• upgrading frameworks: only done per service as needed. I see no reason to do it all the time for all services. Usually on our projects we perform maintenance next time we need to touch a service (update framework / dependencies / perhaps some light maintenance)
  • common dependencies: unless it's a security issue, having to update all services that use a dependency on an update should be needed unless there's an all-around refactor / redesign. This can get complicated but once a dependency becomes shared it's critical that a service should be able to function on a tagged stable version of that library otherwise it's a deeper design issue there. Certainly you can't "freestyle"-it as a shared component inside a monolith.
  • debugging: sorry, but here I'm going to defer to what I call the Holy Trinity of microservice projects: logging/tracing/metrics. With OpenTracing embraced by major projects and with support across all languages there's no reason not to instrument your services from the get go. With Tracing in place, debugging becomes easier. With tools like Telepresence, live debugging with a local service is awesome.

There's something to be said about microservices though. In small teams it's hard to go for the proper approach. Between the need to have automated reliable processes in place for everything (DB dumps, for example). But in small teams you can go for an imperfect approach with larger services that could share some things, which is fine when communication lines are small. On the downside, it's not a good practice in the long run but it can be adapted if the team grows.

Also, DevOps. If you don't practice DevOps (in the proper meaning of the term), there's no way to grow into microservice adoption.

Collapse
gdi3d profile image
Adriano Galello Author

Hey, thanks for joining to the converstaion.

Let me reply a couple of points if you don't mind:

upgrading frameworks: Kind of true. You don't need to do it all the time, but sooner or later becomes technical debt and it just pile on top of everything else.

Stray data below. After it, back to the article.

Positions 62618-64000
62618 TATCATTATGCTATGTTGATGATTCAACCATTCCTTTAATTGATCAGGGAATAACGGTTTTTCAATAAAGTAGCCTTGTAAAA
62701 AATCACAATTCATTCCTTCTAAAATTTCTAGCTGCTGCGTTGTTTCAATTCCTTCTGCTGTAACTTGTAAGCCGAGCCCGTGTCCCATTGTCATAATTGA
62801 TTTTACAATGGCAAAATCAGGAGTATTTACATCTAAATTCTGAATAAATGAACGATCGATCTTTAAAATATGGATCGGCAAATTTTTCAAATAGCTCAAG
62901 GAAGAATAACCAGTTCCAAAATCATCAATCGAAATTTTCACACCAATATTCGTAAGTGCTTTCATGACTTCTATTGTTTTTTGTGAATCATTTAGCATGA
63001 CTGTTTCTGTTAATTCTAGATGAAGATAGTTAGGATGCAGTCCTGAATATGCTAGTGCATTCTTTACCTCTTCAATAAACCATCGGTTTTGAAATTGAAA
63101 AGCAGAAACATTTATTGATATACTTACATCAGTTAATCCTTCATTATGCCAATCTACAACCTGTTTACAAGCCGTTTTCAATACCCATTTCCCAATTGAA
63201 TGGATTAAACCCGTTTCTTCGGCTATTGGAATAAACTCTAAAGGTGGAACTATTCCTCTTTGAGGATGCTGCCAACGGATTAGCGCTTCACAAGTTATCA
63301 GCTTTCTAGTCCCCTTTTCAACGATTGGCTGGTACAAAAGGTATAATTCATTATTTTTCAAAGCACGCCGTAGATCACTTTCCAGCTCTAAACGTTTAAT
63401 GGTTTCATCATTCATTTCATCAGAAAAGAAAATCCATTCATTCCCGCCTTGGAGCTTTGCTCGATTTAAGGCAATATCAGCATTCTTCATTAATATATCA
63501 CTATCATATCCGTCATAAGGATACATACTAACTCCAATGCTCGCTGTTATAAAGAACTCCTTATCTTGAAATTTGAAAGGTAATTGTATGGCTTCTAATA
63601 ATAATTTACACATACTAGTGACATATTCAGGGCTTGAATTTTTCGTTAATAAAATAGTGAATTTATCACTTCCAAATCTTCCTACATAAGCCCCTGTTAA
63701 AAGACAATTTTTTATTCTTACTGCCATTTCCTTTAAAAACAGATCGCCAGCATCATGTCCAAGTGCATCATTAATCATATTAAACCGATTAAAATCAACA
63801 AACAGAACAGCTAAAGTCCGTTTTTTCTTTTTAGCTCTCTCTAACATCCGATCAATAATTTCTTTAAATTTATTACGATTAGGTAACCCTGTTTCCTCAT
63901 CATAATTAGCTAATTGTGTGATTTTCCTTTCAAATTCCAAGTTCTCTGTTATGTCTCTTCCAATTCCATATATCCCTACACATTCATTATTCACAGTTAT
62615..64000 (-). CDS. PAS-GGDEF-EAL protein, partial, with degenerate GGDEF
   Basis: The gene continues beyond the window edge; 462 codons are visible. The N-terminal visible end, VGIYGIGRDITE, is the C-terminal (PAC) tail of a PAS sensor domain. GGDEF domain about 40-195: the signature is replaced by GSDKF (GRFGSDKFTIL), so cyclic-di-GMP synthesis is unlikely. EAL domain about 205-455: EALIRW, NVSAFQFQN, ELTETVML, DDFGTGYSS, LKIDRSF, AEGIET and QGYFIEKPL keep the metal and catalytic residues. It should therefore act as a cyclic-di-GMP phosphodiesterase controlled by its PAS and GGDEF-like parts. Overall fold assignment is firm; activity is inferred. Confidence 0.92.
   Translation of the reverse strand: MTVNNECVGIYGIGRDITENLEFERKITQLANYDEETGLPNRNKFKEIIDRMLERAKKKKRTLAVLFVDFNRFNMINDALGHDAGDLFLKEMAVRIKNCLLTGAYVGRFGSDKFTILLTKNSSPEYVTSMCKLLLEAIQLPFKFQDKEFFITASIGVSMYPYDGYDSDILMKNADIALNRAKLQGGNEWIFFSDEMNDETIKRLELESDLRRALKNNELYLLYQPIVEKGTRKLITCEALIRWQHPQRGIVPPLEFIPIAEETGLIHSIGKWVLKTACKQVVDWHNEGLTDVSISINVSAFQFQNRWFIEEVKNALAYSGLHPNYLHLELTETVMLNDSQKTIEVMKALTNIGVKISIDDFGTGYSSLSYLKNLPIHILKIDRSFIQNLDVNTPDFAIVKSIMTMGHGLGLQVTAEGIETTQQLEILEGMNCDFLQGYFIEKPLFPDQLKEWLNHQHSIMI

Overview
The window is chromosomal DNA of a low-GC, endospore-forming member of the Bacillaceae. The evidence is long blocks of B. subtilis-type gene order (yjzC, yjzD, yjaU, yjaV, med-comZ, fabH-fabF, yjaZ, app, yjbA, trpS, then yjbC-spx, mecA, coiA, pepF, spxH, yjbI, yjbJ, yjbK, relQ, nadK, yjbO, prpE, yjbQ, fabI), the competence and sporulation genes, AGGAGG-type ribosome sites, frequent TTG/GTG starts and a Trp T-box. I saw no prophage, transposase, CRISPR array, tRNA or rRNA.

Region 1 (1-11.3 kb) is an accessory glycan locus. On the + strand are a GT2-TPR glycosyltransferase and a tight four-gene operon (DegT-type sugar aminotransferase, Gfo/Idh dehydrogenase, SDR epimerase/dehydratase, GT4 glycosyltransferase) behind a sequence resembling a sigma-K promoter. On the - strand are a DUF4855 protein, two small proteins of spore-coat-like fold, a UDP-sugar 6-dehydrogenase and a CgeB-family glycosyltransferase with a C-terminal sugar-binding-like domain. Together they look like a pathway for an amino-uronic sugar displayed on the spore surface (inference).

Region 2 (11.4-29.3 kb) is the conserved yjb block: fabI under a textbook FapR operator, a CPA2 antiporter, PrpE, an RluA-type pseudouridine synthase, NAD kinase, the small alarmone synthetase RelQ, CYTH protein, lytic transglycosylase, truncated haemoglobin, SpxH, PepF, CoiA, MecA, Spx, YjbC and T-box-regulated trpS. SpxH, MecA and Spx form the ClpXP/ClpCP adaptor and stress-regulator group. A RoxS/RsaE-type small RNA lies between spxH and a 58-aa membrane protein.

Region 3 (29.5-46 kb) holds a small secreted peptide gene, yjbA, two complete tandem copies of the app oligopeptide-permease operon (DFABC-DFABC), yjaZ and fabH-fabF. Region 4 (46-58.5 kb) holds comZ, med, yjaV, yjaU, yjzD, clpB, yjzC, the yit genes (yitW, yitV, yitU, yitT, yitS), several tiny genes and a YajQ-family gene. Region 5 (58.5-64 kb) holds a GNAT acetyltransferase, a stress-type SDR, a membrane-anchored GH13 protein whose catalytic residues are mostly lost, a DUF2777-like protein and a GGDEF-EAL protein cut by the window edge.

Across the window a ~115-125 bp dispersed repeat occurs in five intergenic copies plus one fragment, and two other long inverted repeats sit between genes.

common dependencies: Same as above, it add up at the end.

debugging: I think your point is valid, there's a lot of good tools out there. But I'll argue that the complexity increases and dev cycle is more time expensive when working with a small team handling the whole app (more than three or four microservices). Also the learning curve needs to be taken into account.

The point that I was trying to prove is that, based in my experience, microservices adds complexity and as a team leader/product owner is hard to balance all the aspects of the system if you have a small team.

And just to be clear: I know I could have done things better, at the time I wasn't aware of some problems that I encountered later on, but I learned a lot from mistakes and maybe this could help someone else.

Collapse
omrisama profile image
Omri Gabay

What's OpenTracing? Haven't heard

Collapse
andreidascalu profile image
Andrei Dascalu

OpenTracing is a standard for defining methods of tracing (data structures, how tracing integrates across protocols, etc). It standardizes how tracing happens and how data is exposed to compatible client applications. Jaeger is a pretty well known CNCF project that implements OpenTracing (so does Zipkin).
opentracing.io/

Collapse
omrisama profile image
Omri Gabay

I still haven't really figured out how to test microservices, which is one of the biggest downsides for me.

Collapse
gdi3d profile image
Adriano Galello Author

Test what exactly?

Collapse
omrisama profile image
Omri Gabay

Integration and E2E between different microservices.

Individually testing microservices isn't as hard, depending on how you're building them.

Forem Open with the Forem app